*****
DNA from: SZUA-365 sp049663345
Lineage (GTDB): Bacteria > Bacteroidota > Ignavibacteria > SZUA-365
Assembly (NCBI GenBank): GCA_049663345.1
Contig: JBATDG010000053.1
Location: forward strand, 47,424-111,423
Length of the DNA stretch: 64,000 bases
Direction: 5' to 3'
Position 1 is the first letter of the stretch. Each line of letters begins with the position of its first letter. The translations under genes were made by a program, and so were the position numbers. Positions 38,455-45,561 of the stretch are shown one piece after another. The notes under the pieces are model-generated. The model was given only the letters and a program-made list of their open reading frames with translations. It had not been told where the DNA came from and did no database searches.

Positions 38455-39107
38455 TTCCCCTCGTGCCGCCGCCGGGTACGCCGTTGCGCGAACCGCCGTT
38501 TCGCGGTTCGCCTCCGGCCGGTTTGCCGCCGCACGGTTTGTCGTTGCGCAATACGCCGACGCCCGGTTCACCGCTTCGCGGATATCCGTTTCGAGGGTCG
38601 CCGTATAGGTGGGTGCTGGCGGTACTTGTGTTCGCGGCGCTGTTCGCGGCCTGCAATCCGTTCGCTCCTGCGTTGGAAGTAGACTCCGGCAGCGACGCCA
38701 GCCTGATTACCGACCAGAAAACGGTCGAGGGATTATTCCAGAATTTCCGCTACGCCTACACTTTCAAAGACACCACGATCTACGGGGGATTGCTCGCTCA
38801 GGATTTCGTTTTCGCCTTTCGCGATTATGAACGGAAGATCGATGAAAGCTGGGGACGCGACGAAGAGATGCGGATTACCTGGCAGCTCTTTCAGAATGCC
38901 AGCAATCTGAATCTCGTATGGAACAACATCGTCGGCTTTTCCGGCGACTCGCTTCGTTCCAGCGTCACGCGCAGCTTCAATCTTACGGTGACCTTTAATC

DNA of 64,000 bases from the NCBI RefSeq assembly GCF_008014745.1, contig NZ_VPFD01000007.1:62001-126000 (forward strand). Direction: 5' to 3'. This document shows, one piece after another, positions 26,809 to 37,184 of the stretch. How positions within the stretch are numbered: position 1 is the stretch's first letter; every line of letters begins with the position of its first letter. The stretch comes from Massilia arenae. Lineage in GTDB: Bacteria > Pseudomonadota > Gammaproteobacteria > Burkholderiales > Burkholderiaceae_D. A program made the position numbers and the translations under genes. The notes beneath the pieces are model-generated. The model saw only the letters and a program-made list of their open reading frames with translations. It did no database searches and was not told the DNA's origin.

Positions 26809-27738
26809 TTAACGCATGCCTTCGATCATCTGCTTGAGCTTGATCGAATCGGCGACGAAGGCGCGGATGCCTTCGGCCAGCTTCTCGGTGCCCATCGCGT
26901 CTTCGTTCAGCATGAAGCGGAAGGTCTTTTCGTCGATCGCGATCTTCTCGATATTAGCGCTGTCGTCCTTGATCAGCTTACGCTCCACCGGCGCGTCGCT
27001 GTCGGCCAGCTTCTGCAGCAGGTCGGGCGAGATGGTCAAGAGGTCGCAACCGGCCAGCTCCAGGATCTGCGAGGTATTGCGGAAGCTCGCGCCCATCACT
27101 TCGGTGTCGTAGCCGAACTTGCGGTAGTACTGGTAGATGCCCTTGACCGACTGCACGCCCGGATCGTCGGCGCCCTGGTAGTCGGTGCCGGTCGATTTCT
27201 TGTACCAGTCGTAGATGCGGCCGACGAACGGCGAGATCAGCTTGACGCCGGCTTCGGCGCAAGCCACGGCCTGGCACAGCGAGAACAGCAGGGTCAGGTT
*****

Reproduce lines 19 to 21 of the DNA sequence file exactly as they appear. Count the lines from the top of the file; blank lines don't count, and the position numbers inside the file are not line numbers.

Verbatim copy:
26901 CTTCGTTCAGCATGAAGCGGAAGGTCTTTTCGTCGATCGCGATCTTCTCGATATTAGCGCTGTCGTCCTTGATCAGCTTACGCTCCACCGGCGCGTCGCT
27001 GTCGGCCAGCTTCTGCAGCAGGTCGGGCGAGATGGTCAAGAGGTCGCAACCGGCCAGCTCCAGGATCTGCGAGGTATTGCGGAAGCTCGCGCCCATCACT
27101 TCGGTGTCGTAGCCGAACTTGCGGTAGTACTGGTAGATGCCCTTGACCGACTGCACGCCCGGATCGTCGGCGCCCTGGTAGTCGGTGCCGGTCGATTTCT